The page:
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The Incidence and Intensity of Formal Lifelong Learning

  • Marianne Simonsen
  • Lars Skipper

    ()

    (School of Economics and Management, University of Aarhus, Denmark)

We exploit a rich high quality register-based employer-employee panel data set to investigate the incidence and intensity of government co-sponsored training for the Danish adult population. We focus specifically on training over the working life cycle and find that the levels of participation vary across genders. We consider both the incidence (take-up in a given year) and intensity (hours conditional on enrolment) of training. We find evidence of considerable lifelong learning with regards to enrolment in basic and vocational training regardless of gender, whereas post-secondary training enrolment usually takes place early in life with a smooth decline over the working life cycle. Once the enrolment decision is made, however, and once a comprehensive conditioning set is included there are no striking differences in hours in training with regards to gender. Neither hours in vocational nor hours in post-secondary training are strongly age dependent. Hours in basic training do decrease significantly with age but the effects are very small.

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File URL: ftp://ftp.econ.au.dk/afn/wp/08/wp08_07.pdf
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Paper provided by School of Economics and Management, University of Aarhus in its series Economics Working Papers with number 2008-07.

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Length: 40
Date of creation: 09 Jun 2008
Date of revision:
Handle: RePEc:aah:aarhec:2008-07
Contact details of provider: Web page: http://www.econ.au.dk/afn/

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  1. Heckman, James J & Lochner, Lance & Taber, Christopher, 1998. "General-Equilibrium Treatment Effects: A Study of Tuition Policy," American Economic Review, American Economic Association, vol. 88(2), pages 381-86, May.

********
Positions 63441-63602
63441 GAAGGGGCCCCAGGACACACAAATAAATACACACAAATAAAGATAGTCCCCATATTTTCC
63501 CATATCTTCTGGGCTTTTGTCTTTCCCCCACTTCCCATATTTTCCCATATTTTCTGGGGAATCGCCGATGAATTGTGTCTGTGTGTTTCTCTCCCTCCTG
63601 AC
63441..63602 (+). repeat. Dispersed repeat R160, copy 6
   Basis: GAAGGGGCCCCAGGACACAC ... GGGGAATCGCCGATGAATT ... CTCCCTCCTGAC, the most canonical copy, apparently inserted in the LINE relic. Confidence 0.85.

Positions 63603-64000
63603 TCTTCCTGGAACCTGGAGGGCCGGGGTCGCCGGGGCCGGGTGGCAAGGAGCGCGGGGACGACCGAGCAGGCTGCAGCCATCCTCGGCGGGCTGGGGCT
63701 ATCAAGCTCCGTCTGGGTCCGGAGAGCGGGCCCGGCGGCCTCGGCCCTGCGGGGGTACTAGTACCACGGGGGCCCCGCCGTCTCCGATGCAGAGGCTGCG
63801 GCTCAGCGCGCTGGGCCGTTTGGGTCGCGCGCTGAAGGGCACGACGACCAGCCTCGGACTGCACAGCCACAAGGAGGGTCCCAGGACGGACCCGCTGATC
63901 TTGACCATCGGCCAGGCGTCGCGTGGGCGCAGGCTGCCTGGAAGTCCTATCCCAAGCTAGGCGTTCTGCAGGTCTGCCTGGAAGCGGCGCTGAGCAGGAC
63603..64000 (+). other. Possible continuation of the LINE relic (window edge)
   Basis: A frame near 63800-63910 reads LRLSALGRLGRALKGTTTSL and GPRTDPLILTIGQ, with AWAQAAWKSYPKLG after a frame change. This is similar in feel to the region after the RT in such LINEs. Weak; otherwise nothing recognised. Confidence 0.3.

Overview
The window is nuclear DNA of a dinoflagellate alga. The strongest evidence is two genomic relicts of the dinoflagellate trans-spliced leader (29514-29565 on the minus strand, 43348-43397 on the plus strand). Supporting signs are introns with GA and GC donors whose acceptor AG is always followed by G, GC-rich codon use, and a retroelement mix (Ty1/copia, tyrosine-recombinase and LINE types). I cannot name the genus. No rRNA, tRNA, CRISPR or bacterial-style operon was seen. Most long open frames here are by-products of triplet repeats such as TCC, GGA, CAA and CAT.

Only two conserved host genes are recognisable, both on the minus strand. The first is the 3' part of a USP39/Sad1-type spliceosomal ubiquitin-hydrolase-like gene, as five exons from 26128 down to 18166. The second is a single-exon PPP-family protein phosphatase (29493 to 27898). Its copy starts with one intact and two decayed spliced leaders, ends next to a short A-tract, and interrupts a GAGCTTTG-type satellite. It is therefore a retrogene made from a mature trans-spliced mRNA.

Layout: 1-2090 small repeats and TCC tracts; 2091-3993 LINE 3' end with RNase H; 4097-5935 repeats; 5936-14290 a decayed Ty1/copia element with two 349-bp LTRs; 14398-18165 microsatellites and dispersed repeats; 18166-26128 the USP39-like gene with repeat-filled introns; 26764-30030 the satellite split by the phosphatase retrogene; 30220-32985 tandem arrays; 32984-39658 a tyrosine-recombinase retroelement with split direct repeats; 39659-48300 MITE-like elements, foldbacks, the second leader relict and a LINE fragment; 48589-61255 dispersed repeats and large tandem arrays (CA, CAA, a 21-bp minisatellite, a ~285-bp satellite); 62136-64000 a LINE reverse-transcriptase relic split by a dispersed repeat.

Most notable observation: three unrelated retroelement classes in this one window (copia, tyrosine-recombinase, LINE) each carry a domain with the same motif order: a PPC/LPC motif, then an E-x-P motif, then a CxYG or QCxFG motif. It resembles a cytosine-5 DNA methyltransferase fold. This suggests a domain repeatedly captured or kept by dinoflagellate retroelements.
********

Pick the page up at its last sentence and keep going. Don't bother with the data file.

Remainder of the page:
2. James Heckman & Pedro Carneiro, 2003. "Human Capital Policy," NBER Working Papers 9495, National Bureau of Economic Research, Inc.
  3. Wiji Arulampalam & Alison L. Booth & Mark L. Bryan, 2004. "Training in Europe," Journal of the European Economic Association, MIT Press, vol. 2(2-3), pages 346-360, 04/05.
  4. James J. Heckman & Jeffrey A. Smith, 1999. "The Pre-Program Earnings Dip and the Determinants of Participation in a Social Program: Implications for Simple Program Evaluation Strategies," NBER Working Papers 6983, National Bureau of Economic Research, Inc.
  5. Loewenstein, Mark A & Spletzer, James R, 1998. "Dividing the Costs and Returns to General Training," Journal of Labor Economics, University of Chicago Press, vol. 16(1), pages 142-71, January.
  6. Daron Acemoglu & Joern-Steffen Pischke, 1998. "Beyond Becker: Training in Imperfect Labor Markets," Working papers 98-12, Massachusetts Institute of Technology (MIT), Department of Economics.
  7. John M. Barron & Mark C. Berger & Dan A. Black, 1997. "On-the-Job Training," Books from Upjohn Press, W.E. Upjohn Institute for Employment Research, number ojt, December.
  8. Bassanini, Andrea & Booth, Alison L. & Brunello, Giorgio & De Paola, Maria & Leuven, Edwin, 2005. "Workplace Training in Europe," IZA Discussion Papers 1640, Institute for the Study of Labor (IZA).
  9. Cunha, Flavio & Heckman, James J., 2007. "The Technology of Skill Formation," IZA Discussion Papers 2550, Institute for the Study of Labor (IZA).
  10. Manishi Prasad & Peter Wahlqvist & Rich Shikiar & Ya-Chen Tina Shih, 2004. "A," PharmacoEconomics, Springer Healthcare | Adis, vol. 22(4), pages 225-244.
  11. Heckman, James J, 1976. "A Life-Cycle Model of Earnings, Learning, and Consumption," Journal of Political Economy, University of Chicago Press, vol. 84(4), pages S11-44, August.
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